When it began to boil Merry spooned-out instant coffee and stirred the coffee pot. She judged the strength of the coffee by the aroma it gave off. She could feel the current of warm air from the heating system upon her face and she began to feel cozy.

        Outside a pick-up truck loaded with some more trees pulled into the parking lot.

        Bill Bloch waved at the driver who was getting out of the truck, “Hey, Darius. Hey, ‘Dar he is’!”

        The slender swarthy man getting out of the truck stood tall and said, “Yes, always amusing, my friend. These are the last of my trees.”

        From the passenger side of the truck three young boys danced out. Darius said, “My sons, do not go far. We must unload these trees and then we are done.”

        Bill waved, “Hello, boys.”

        The three boys answered shyly, “Hello, Mr. Bloch.”

        One boy said, “Can I have a drink of water?” the second boy said, “Me, too,” and the third boy, the youngest, said, “I need to use the bathroom.”

        Bill nodded, “Sure,” and the three boys bounced up the steps of the mobile home-office and entered.

        When the three boys saw Merry near the stove sipping coffee they halted and stared shyly.

        Merry said, “Hello, there.”

        The two older boys mumbled, “Hello, ma’am,” but the youngest boy cried, “I need to use the bathroom!” and he pushed past his brothers and Merry stood aside and waved him clear to proceed down the narrow hallway.

        Darius entered the mobile home and upon seeing Merry he said, “Oh.”

        Merry said, “Hello.”

        Darius said, “I am Darius Rouhani,” then he grinned and said, “Dar he is,” and then he said, “I see you have met my sons.”

        Merry said, “I am Merry Christopher.”

        The elder boy snickered and said, “You sound like Merry Christmas.”

        Darius scolded his son, “Don’t be rude like that, ever!”

        Merry was conciliatory and bent down to the boy saying, “My parents named me ‘Merry’, M-E-R-R-Y, not ‘Mary’ M-A-R-Y. They were religious but they had a strange sense of humor.”

        Darius smiled. His son grinned and looked away, saying, “OK. I am sorry I was rude.”

        Merry smiled, “Oh, you weren’t rude. You were a boy,” and she looked up at Darius who made a wry face.

        Darius said, “This rude boy is my eldest son. He is thirteen. His name is Hormi. His brother next to him is Yazdeg. He is ten. And the youngest, he is eight, wherever he is… Peroz! Where are you?

        Peroz cried from the bathroom, “I am making a peef!”

        Darius covered his eyes as his two sons beside him giggled.

        Merry said, “That is OK. I have a daughter who is fifteen. Her name is Christina.”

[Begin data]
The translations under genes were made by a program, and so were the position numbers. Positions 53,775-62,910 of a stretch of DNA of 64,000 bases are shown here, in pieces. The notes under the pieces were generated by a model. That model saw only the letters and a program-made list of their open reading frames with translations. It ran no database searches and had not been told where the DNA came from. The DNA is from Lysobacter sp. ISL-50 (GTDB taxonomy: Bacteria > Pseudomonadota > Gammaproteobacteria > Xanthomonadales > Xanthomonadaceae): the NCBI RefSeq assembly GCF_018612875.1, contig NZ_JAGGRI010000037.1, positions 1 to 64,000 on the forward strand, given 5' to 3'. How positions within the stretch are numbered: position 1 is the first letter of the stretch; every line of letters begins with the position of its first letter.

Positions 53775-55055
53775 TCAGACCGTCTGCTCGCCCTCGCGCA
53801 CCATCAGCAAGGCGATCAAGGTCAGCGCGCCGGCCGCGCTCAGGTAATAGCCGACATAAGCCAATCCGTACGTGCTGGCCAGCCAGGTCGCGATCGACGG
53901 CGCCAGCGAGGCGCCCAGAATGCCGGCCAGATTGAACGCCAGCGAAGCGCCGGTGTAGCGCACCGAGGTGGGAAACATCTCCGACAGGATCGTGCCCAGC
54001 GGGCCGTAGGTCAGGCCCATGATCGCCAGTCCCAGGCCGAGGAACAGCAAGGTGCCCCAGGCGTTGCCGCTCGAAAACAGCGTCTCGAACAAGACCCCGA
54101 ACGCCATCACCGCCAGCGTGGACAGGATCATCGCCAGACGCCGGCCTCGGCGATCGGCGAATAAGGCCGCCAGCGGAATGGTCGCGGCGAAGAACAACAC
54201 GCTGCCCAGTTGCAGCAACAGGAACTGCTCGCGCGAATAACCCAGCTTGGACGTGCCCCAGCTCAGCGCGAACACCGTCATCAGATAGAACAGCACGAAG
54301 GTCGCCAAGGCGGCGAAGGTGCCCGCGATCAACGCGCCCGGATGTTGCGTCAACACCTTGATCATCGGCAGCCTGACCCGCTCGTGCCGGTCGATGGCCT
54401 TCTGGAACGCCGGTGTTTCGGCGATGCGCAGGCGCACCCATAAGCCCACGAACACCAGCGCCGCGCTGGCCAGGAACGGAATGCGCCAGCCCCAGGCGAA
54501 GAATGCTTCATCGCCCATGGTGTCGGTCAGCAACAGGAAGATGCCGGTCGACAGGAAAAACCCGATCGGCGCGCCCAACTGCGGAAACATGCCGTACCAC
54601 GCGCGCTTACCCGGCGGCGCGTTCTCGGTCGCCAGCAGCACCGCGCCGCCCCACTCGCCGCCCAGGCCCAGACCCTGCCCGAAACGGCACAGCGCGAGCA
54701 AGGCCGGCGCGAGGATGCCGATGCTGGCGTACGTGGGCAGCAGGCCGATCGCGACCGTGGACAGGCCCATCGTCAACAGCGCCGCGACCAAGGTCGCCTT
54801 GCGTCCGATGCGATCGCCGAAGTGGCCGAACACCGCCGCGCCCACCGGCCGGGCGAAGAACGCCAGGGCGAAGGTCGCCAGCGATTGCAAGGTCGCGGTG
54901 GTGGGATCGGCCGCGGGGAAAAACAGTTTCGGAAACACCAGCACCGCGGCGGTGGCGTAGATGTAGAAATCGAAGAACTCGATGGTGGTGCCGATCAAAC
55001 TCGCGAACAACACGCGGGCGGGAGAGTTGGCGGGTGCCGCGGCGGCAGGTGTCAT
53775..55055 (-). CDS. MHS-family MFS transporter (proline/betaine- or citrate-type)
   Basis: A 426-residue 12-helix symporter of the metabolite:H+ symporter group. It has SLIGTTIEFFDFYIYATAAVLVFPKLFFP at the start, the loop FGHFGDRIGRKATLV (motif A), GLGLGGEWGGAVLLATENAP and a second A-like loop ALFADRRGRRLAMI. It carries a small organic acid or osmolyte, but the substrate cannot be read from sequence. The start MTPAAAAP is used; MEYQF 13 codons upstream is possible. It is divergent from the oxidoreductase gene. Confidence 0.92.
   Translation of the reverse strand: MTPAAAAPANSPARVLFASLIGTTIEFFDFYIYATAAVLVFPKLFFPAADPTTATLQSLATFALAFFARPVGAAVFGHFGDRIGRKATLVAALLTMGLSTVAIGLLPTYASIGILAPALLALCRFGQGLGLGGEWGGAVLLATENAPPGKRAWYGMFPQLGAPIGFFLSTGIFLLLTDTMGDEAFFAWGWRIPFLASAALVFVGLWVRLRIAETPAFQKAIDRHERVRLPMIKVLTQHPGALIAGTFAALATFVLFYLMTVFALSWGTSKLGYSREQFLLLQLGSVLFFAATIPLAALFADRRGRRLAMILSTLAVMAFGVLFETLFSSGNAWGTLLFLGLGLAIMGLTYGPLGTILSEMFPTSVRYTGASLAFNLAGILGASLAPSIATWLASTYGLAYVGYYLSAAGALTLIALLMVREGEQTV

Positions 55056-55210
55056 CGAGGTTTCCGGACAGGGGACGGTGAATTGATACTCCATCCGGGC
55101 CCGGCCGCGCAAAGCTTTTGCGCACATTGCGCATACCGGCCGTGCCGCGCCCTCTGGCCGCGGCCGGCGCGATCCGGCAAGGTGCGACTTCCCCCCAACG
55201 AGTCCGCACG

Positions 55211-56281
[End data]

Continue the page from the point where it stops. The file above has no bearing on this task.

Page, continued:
Darius said, “OK, Miss Merry, you win. One daughter is more trouble than three sons.”

        Merry laughed.

        Darius asked, “Are you working for Bill, if I may ask?”

        Merry shrugged, “With the grace of God, yes.”

        Darius nodded and intoned, “KHOH-dah-rah SHOH-kr (Praise the Lord).”

        Merry said, “Oh, I’m sorry, would you like some coffee?”

        Bill, who had just entered, said, “Don’t bother. Darius likes his coffee Turkish. He likes coffee you can chew.”

        Darius’ youngest son Peroz emerged from the bathroom just as Merry’s daughter Christina was exiting the little make-shift bedroom. Almost wedging together, Peroz looked up at Christina and said, “I am sorry I stink.”

        Christina, hands in the pockets of her bulky sweater, hugged herself and asked sleepily of her mother, “What is up?”

        Merry said, “Christina, this is Darius and these are his three sons…uh, …,” and looking at Darius she said softly, “I’m sorry…”

        Darius came to Merry’s aid and said, “This young man is Hormi. This young gentleman is Yazdeg. And this…stinker.. is Peroz.”

        Peroz was embarrassed and he said as he twisted himself, “Daaa-ad.”

        Darius scolded, “Well, I heard you name yourself just a moment ago in the hallway. In front of a young woman.”

        Bill spoke up, “Hey, everyone. It’s gonna start pouring any minute. Darius, why don’t you stay here for awhile? You don’t want to be driving with your boys in what’s coming,” and he bent over to address Hormi, Yazdeg, and Peroz, saying, “Why don’t you pick a Christmas tree and bring it in. We can decorate it.”

        The three boys yelled, “Yah!” and then they looked sheepishly at their father Darius who scolded them with his expression.

        Merry said, “I can help.”

        Christina said, “I can, too.”

        Merry whispered to Christina, “I don’t know if that is a good idea.”

        Christina said to the three boys, “Let’s go before the flood!”

        They all together unloaded the last of the Christmas trees from the pick-up truck and then they selected by acclaim the plumpest one that would fit in the mobile home-office.

        As they maneuvered the chosen Christmas tree through the mobile home-office doorway the waves of rain began to strafe loudly upon the parking lot and upon the mobile home roof.

        The three boys squealed with excitement at the loud popping of raindrops on the metal roof of the mobile home.

        Bill got a box out of a closet and boomed, “Here are some tree decorations,” and then more softly, “I haven’t seen these since I … my wife…”